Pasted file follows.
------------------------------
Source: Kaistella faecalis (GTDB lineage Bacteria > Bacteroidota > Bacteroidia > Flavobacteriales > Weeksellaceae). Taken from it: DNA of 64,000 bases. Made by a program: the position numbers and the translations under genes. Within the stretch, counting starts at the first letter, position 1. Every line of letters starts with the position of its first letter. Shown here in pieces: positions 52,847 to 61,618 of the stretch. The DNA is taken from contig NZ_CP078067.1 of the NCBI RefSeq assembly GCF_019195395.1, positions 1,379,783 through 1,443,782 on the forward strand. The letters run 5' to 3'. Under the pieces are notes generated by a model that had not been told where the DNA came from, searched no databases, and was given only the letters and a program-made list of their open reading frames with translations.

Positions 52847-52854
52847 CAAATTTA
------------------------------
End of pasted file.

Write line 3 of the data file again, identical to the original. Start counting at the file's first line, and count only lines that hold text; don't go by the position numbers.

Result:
52847 CAAATTTA